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How to Spot a Nanny Scam

Posted on by admin | in Nanny Websites

More and more nannies are turning to online recruiting sites and classified ad websites like Craigslist for job leads, rather than going through the traditional nanny placement agencies. While this approach can often prove fruitful for hopeful nannies and their employers, the number of fraudulent postings and outright scams has also grown exponentially.

Spotting these scams might be simple for more experienced nannies, though even seasoned veterans have been known to take the bait; unfortunately, brand new nannies with minimal experience tend to end up on the receiving end of these dirty tricks more often than not. The strongest and most effective line of defense that a childcare provider searching for a private nanny position has is her own instinct and a few tips for picking out fraudulent job postings and emails.

Signs That a Job Posting May Be Fraudulent

While there are dozens of variations on the theme, most employment scams that target nannies and other domestic workers these days tend to have a few fundamental commonalities, making it easier to smell the proverbial rat once you know what you’re looking for.

Upon contacting a potential employer in regard to his job posting, you’ll almost certainly receive a follow-up email. In many cases, the confident man posing as an “employer” will inform his intended target that he lives overseas immediately, and offer the hopeful applicant a post on the spot. The “interview” process is likely to be sparse or non-existent, though the poseur parent will almost invariably offer a post to the applicant. Soon thereafter, stories about a mysterious fortune or hefty “advance” to cover travel expenses for the hopeful nanny to travel to the foreign, often exotic locale will emerge.

Wire transfers and well-forged checks are the favorite of international scammers, who often send large amounts of money in the form of a sign-on bonus or travel expense account to their new nannies with instructions for her to deposit the funds to her own account. Soon, often within 24 hours, an unforeseen household expense or family emergency will emerge, causing the family patriarch to request the return of his deposit until such time as he can make arrangements to repay it. Naïve, obliging young nannies promptly send the requested funds back to their swindler. By the time the victim has discovered that the check or money order was fraudulent, they’re usually out hundreds or even thousands of dollars in fees and penalties to their own bank, in addition to a significant chunk of their own money.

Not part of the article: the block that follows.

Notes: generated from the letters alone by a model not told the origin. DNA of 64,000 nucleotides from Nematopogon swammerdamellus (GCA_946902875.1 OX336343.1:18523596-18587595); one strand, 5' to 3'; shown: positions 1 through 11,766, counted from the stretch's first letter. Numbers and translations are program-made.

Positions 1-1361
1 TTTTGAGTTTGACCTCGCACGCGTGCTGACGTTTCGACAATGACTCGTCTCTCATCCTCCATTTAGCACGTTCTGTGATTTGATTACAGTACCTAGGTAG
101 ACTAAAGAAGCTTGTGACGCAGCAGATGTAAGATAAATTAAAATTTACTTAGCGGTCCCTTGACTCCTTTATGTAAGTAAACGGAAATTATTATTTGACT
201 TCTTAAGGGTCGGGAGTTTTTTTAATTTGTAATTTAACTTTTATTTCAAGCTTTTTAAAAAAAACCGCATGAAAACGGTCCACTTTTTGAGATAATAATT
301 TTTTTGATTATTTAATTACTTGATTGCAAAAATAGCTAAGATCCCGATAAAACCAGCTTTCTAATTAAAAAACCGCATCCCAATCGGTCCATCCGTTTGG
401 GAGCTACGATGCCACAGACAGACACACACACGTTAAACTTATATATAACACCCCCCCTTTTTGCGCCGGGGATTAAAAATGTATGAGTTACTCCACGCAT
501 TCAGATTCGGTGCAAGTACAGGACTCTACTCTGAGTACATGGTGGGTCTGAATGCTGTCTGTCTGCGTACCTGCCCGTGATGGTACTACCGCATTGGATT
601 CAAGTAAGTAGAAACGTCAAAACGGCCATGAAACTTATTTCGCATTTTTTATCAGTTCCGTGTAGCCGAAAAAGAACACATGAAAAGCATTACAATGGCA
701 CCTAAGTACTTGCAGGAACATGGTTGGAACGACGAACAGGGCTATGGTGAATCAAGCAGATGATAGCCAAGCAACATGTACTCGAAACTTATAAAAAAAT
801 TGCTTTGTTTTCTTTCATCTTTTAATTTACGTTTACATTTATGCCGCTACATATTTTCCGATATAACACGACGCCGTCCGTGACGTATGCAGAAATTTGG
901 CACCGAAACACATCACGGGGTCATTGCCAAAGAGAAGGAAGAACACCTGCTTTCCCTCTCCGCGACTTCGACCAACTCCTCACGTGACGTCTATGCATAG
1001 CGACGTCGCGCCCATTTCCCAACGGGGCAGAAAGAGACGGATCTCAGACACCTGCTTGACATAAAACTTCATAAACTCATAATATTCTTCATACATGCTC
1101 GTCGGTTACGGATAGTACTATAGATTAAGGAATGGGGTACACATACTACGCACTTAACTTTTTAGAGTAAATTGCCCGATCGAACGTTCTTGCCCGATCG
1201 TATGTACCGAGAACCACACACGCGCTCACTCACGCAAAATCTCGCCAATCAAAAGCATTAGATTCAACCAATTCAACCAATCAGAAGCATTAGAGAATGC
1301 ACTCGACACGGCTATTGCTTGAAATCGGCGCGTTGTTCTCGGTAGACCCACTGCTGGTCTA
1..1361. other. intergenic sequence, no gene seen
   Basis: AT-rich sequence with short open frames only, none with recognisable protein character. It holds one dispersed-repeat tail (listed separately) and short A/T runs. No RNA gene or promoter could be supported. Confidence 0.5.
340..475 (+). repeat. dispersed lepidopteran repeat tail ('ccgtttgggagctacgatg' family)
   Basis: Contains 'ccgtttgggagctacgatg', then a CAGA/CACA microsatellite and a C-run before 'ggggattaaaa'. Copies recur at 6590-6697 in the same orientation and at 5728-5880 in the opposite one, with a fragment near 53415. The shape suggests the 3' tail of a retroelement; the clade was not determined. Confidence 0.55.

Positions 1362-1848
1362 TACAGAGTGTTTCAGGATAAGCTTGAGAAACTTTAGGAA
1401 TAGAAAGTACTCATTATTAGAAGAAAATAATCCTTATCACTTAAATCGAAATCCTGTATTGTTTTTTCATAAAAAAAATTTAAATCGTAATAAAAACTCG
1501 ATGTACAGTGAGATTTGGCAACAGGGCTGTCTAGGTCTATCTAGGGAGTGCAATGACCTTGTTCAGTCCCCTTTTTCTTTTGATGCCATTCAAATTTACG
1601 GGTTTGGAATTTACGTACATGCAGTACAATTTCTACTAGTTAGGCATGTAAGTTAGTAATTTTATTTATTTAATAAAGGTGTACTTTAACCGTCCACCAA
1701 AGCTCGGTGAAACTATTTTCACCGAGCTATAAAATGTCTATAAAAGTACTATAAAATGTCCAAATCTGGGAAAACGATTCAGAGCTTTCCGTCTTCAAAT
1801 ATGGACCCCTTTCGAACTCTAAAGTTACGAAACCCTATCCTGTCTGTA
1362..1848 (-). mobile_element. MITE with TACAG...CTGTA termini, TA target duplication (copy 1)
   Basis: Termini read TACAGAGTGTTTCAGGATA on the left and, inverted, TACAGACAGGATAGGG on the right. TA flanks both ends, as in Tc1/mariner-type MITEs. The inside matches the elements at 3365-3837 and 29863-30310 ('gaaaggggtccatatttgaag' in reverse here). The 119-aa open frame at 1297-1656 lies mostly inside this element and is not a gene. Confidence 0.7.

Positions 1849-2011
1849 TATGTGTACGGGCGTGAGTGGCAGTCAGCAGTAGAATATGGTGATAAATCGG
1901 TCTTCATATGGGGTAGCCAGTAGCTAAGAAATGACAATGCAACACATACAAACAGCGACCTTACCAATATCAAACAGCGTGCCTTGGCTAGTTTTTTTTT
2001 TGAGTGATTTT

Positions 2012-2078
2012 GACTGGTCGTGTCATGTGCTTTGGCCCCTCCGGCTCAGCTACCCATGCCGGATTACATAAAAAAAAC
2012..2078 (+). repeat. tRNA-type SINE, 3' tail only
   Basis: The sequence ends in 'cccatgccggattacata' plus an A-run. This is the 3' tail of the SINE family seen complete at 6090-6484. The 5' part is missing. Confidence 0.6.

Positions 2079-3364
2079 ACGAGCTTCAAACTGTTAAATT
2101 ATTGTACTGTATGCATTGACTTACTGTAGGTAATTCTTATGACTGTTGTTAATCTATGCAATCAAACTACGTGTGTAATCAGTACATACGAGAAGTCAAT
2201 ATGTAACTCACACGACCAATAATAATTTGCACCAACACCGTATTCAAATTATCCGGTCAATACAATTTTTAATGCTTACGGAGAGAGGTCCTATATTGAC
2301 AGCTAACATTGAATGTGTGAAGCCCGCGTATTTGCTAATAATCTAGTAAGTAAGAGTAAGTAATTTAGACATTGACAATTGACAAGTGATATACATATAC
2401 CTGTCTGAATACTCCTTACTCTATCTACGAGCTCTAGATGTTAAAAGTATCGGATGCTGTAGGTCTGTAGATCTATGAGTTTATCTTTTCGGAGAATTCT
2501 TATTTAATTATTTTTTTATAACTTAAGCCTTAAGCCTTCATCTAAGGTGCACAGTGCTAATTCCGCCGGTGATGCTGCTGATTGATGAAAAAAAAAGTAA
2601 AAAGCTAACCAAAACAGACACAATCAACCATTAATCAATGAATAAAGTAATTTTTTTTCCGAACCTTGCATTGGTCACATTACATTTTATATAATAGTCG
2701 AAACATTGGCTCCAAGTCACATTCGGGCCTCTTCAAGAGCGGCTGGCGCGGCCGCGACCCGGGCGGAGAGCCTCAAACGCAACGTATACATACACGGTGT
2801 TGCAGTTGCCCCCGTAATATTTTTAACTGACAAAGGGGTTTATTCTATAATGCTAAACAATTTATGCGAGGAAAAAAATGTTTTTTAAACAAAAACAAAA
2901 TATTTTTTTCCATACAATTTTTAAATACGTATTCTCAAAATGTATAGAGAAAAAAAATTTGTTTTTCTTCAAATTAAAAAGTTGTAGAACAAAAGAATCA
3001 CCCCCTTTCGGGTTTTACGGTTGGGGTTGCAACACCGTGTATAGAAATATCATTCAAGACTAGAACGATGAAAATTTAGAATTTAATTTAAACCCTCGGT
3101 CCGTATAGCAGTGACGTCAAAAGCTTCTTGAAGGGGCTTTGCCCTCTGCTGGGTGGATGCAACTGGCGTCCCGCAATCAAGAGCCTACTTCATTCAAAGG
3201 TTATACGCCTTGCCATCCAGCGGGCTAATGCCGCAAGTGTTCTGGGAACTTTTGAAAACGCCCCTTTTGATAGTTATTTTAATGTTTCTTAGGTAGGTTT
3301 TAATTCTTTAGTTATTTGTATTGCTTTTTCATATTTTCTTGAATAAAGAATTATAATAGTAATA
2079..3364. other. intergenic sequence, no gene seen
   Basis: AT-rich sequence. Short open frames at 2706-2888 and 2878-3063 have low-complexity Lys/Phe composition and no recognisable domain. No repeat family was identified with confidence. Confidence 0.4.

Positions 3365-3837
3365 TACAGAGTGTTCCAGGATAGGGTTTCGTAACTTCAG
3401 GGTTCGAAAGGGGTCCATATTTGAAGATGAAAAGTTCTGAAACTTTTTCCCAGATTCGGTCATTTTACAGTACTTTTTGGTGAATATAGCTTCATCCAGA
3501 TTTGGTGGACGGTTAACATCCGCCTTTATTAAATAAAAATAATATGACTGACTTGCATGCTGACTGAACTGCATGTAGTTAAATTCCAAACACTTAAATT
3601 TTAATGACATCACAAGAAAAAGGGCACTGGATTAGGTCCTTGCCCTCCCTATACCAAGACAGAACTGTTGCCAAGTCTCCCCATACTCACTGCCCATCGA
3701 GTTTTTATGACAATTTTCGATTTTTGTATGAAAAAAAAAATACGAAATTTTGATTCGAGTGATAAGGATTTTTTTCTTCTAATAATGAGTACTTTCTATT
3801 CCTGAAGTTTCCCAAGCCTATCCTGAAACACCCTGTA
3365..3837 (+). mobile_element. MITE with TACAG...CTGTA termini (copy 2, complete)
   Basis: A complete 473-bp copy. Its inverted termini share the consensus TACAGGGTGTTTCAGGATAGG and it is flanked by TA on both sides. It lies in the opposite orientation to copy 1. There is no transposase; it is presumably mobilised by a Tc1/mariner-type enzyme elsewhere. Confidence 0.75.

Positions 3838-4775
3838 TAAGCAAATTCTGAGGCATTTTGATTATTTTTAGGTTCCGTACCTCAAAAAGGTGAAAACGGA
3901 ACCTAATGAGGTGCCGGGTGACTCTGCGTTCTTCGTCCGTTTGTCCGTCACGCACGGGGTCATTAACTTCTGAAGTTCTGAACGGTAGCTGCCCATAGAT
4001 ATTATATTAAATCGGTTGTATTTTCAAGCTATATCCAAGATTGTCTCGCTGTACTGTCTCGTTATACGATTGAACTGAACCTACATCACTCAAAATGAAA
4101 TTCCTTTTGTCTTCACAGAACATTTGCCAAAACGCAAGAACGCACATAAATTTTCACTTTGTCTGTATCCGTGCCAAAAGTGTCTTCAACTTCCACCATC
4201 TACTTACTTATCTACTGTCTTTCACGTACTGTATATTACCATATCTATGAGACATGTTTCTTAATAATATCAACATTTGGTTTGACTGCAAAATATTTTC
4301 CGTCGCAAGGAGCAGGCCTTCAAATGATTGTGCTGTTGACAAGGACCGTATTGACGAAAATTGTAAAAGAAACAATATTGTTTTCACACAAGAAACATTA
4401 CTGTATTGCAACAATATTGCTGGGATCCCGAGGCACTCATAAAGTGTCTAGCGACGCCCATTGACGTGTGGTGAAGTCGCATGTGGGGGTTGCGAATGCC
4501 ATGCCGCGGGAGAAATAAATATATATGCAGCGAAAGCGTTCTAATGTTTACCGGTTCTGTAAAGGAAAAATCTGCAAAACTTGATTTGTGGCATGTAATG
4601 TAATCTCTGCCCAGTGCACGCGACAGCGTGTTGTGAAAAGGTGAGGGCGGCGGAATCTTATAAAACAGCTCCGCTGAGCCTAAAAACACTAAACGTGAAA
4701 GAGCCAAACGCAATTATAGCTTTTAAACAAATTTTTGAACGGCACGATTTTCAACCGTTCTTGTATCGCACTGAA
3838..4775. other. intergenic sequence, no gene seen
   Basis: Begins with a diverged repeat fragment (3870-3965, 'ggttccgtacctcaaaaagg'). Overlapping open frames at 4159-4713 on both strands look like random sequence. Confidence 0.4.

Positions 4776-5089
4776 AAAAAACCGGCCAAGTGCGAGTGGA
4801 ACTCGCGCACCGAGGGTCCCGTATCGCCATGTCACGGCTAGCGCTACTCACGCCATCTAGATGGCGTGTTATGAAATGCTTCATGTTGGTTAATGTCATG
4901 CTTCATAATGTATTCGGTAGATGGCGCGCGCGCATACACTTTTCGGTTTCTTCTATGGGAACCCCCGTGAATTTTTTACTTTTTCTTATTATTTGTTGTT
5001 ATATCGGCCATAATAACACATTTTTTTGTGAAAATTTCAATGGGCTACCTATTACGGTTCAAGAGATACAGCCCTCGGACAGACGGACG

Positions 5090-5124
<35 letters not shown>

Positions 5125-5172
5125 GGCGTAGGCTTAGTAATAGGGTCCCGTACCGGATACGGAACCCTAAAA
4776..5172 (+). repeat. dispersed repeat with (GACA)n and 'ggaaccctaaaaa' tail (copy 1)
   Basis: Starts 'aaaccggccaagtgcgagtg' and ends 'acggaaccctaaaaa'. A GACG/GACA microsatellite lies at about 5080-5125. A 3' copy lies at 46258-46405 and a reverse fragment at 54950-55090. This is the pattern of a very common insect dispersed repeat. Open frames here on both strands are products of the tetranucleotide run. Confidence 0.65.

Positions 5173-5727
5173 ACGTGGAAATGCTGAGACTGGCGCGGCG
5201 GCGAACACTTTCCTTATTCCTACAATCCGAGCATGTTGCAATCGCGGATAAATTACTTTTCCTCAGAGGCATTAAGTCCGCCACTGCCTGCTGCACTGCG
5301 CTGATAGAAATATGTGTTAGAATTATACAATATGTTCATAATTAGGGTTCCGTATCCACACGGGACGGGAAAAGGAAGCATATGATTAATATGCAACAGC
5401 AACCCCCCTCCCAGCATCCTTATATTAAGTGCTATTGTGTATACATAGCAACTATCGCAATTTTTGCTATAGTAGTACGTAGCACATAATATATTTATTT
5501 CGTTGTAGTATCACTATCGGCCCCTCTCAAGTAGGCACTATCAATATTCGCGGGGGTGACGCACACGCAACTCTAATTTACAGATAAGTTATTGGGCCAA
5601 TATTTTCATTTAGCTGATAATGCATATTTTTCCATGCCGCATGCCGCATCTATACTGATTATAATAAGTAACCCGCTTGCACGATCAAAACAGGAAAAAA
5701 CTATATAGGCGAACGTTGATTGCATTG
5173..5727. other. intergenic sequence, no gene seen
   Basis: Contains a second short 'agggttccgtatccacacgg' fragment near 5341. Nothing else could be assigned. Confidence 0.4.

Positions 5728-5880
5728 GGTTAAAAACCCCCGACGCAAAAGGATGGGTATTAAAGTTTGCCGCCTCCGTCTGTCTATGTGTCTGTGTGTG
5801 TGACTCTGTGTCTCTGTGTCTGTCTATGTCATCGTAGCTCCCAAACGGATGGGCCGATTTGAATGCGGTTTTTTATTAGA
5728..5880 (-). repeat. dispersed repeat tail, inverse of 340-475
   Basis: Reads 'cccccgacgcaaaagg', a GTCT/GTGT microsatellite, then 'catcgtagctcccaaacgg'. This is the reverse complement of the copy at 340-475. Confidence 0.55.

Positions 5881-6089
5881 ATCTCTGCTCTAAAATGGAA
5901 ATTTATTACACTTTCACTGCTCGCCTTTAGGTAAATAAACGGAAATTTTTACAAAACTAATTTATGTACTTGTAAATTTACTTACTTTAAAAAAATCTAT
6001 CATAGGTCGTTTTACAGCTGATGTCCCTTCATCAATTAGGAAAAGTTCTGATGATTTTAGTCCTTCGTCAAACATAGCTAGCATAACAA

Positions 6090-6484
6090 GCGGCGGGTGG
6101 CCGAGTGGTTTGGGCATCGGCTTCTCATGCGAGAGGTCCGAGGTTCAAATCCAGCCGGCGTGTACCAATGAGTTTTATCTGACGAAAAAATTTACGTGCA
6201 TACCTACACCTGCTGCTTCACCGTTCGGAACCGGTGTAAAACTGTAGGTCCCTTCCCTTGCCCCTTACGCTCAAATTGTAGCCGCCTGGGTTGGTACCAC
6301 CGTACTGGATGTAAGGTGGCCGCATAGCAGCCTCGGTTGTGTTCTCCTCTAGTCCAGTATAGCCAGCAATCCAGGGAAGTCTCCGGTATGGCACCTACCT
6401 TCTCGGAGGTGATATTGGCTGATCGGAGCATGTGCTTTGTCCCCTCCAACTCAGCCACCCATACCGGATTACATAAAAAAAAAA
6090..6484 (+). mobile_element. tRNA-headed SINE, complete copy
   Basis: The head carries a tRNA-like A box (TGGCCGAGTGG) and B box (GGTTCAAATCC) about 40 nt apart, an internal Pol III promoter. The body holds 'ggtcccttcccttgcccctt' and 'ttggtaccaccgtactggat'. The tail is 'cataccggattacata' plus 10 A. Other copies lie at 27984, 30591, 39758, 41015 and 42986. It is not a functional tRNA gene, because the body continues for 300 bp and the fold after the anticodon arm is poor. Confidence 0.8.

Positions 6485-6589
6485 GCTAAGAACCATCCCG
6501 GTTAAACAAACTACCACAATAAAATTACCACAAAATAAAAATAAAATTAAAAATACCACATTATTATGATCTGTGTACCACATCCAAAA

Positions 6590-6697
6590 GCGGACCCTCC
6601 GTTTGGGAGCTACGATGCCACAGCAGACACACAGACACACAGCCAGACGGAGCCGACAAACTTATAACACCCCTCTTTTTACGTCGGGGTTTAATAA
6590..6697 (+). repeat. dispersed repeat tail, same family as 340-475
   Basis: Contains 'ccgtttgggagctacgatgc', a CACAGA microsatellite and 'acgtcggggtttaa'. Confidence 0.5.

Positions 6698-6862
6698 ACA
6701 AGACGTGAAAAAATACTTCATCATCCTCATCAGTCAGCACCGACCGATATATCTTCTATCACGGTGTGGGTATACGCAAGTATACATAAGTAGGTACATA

Other Red Flags

There are several potential employer behaviors that should serve as major red flags for nannies in search of a new position, especially those that are seeking a post overseas. The first of these is a reluctance to speak on the phone or via webchat; this may be an attempt to mask an accent or lies about the scammer’s gender or nationality. Furthermore, emails and other correspondences with outlandish word choices, poor grammar and spelling difficulties may also be a sign of someone attempting to make a quick buck through a con job, as well as a refusal to provide names and contact numbers of former employees for verification purposes. Elaborate tales designed to elicit sympathy, especially those including the untimely death of a spouse or political emergency, also tend to be the figment of a confident man’s imagination.

Potential employers that offer you a position after a cursory glance at your introductory email, regardless of whether or not you’ve attached your resume and references, may seem to be a brand-new nanny’s dream come true, as you have no resume to share. However, offers of employment on the other side of the globe without the first conversation about experience, availability or education level should be considered suspicious; the likelihood of any parent offering a perfect stranger a job caring for their children without first ensuring that the applicant is capable of the position is so slim it should be considered nigh-impossible. An honest job listing with a real family isn’t quite as likely to appear “too good to be true;” real families have real children with their own set of demands and drawbacks. There is no perfect post, because there are no perfect people; some jobs may seem too demanding, too lax or too low-paying to be the ideal fit, but they are almost always legitimate job postings. Nanny positions in Europe or other exciting foreign cities that offer an enormous salary in exchange for very few hours and extremely light duties are almost always fraudulent postings designed to reel in an unsuspecting applicant in order to perpetrate an employment scam.


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